FIG. 6 is a graph of the output at pin 1 of ICI-1 in FIG. 4 which voltages are measured with reference to the output of the actuator;

FIG. 7 is a graph of the voltages appearing at pins 5 and 6 of ICI-2 of FIG. 4 under normal, non-overload conditions which voltages are measured with reference to the output of the actuator; and

FIG. 8 is a graph of the voltages appearing at pins 5 and 6 of ICl-2 of FIG. 4 under overload conditions which voltages are measured with reference to the output of the actuator.

DESCRIPTION OF PREFERRED EMBODIMENTS

As seen in FIG. 1, the actuator, indicated generally at 1, is connected in series between the power supply PS, illustrated in FIG. 1 as a battery, and the flashing light L. As can be seen, the actuator is not connected to ground so that it offers better resistance to overvoltage which can appear in the battery. In addition, it is naturally protected against reversals of polarity because of the intrinsic and normally back biased diode part of the MOSFET transistor of which the power switch is made. FS is the flashing light ON/OFF switch means.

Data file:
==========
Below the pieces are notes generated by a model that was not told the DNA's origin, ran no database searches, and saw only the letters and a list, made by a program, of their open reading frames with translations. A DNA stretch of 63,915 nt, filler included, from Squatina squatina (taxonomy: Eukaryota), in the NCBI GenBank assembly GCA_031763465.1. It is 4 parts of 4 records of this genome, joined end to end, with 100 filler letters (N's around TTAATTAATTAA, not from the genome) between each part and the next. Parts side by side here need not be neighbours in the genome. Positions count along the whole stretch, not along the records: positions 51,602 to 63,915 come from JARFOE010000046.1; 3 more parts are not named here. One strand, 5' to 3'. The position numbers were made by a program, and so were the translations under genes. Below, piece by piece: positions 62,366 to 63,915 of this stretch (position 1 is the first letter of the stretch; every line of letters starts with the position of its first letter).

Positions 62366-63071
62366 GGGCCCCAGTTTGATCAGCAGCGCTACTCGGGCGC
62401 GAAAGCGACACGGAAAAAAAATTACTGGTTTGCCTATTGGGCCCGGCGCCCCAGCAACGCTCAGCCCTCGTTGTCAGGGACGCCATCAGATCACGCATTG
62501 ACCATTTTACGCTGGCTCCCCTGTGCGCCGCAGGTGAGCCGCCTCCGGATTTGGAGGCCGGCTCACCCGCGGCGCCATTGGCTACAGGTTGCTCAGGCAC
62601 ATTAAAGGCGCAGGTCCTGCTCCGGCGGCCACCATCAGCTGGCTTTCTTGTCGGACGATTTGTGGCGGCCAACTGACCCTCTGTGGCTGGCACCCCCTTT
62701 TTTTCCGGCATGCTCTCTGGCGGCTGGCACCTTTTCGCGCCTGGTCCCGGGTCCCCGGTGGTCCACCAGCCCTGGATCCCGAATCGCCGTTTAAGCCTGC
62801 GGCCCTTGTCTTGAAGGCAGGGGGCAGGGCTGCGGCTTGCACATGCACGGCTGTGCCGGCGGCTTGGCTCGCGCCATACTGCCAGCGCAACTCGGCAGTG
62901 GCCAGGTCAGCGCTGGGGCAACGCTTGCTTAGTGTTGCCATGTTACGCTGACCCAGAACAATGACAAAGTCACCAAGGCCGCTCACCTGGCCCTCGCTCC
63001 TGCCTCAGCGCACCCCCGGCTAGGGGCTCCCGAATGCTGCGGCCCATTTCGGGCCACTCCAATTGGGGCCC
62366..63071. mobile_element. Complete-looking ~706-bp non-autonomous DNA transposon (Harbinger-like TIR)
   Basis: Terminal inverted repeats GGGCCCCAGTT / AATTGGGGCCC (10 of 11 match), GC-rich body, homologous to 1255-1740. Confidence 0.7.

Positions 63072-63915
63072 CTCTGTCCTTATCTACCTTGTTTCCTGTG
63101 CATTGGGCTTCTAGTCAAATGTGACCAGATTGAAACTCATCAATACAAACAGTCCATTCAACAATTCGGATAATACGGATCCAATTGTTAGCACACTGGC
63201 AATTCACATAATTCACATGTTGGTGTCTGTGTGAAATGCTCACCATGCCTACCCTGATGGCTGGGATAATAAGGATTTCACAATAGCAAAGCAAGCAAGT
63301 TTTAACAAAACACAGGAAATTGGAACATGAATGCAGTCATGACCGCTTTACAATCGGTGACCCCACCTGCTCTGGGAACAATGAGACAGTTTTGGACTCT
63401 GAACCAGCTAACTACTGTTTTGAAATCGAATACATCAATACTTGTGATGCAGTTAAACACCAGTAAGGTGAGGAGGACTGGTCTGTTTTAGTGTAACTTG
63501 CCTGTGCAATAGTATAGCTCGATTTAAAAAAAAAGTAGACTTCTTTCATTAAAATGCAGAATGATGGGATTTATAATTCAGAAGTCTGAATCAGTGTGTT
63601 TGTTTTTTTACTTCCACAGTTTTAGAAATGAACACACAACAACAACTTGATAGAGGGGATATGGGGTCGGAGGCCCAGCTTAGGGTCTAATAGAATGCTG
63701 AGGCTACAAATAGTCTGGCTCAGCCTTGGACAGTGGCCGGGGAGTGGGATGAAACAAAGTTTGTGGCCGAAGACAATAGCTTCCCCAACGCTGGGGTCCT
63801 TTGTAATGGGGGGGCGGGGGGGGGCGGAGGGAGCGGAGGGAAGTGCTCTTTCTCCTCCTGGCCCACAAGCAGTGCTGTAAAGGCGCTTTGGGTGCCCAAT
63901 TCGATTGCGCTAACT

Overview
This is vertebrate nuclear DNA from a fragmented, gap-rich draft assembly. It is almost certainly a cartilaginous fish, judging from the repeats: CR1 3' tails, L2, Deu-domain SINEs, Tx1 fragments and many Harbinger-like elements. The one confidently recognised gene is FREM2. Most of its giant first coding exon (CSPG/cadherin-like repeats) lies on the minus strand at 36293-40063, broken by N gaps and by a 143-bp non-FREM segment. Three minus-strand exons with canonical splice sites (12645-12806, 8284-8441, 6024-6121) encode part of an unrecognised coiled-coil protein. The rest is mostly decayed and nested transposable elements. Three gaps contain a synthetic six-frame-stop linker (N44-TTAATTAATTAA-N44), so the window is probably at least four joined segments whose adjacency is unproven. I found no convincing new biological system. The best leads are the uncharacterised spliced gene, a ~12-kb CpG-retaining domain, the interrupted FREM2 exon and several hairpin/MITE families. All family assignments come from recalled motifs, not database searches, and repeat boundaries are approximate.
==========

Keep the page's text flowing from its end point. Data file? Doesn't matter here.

Turning to FIG. 2, it can be seen that the actuator 1 includes a timer means 3 and a switch control means 5 for controlling the flashing light power switch means SW. The timer means 3 controls the frequency and duty cycle of the switch control means 5.

As seen in FIG. 2, when FS is closed and SW is closed, then power will be applied to the light L to turn the light on. When switch means SW is open, power is not applied to the light L so that the light is turned off. The light is turned on and off, i.e., flashes, at a duty cycle and frequency determined by the timer means 3.

Turning now to FIG. 3, there is illustrated, in addition to the elements illustrated in FIG. 2, a current overload detector 7. The overload detector comprises a sensing resistor SR and a comparator having a reference input terminal 10 and a signal input terminal 20. The output terminal 30 of detector 7 is connected to the switch control means 5 for reasons to be discussed below. As can be seen, the reference signal is derived from the switch control output means 5; this reference signal approximates the wave shape of the first cycle of the input current to the lamp; it is in fact somewhat higher in order to let the initial current through. The signal input terminal is fed with a signal proportional to the current which drives the lamp L. When this signal exceeds the value of the reference signal, then the overload detector provides a signal to the switch control means 5 to turn off the switch control means.